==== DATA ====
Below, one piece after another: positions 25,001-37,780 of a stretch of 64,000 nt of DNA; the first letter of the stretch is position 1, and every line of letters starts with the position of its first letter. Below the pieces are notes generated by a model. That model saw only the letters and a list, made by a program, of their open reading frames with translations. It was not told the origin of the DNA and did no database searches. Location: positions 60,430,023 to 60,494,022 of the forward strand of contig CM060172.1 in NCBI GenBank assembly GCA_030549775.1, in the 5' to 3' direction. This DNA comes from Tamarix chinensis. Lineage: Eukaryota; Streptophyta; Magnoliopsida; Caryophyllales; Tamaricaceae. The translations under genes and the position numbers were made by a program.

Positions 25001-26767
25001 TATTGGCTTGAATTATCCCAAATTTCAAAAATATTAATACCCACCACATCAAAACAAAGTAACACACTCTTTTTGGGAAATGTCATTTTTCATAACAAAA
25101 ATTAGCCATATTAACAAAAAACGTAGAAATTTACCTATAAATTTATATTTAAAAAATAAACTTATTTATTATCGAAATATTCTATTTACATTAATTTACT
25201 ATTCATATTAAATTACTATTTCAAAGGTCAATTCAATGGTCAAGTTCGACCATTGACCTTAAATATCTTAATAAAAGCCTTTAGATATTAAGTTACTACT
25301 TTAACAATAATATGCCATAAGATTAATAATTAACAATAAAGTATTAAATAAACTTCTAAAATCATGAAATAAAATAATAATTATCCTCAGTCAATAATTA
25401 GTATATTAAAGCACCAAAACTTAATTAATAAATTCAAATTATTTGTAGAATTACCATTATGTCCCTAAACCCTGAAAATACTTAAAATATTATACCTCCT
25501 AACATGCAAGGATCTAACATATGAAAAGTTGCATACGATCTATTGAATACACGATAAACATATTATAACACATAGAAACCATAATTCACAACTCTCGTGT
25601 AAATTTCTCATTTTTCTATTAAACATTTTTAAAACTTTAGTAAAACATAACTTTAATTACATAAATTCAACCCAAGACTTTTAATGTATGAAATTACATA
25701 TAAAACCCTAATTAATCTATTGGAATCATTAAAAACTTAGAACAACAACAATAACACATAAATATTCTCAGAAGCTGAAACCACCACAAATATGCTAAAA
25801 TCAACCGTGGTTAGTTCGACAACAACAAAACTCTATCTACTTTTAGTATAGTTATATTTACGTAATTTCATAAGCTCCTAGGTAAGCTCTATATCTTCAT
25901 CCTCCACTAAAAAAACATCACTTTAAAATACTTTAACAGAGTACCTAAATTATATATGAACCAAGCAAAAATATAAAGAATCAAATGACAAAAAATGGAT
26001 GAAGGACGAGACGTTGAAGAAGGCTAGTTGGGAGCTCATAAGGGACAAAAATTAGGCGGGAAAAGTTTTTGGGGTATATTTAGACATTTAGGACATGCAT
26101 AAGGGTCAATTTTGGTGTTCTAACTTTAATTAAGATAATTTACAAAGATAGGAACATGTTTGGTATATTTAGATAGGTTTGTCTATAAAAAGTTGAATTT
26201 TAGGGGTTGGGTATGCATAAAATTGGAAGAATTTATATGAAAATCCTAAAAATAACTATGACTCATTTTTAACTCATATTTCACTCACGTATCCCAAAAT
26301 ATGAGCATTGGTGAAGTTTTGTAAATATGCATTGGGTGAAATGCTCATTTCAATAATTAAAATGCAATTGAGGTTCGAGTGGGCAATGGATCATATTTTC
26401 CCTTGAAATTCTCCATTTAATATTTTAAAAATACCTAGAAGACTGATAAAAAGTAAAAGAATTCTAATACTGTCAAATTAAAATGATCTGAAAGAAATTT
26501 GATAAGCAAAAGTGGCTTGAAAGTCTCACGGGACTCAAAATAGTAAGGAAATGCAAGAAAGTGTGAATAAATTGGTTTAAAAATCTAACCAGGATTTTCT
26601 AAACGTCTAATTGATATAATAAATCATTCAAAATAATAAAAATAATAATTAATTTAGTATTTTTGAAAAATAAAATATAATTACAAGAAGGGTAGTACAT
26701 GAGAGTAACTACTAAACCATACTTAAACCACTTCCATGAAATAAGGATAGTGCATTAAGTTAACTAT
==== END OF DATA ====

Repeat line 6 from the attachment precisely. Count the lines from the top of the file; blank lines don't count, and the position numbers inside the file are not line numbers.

25301 TTAACAATAATATGCCATAAGATTAATAATTAACAATAAAGTATTAAATAAACTTCTAAAATCATGAAATAAAATAATAATTATCCTCAGTCAATAATTA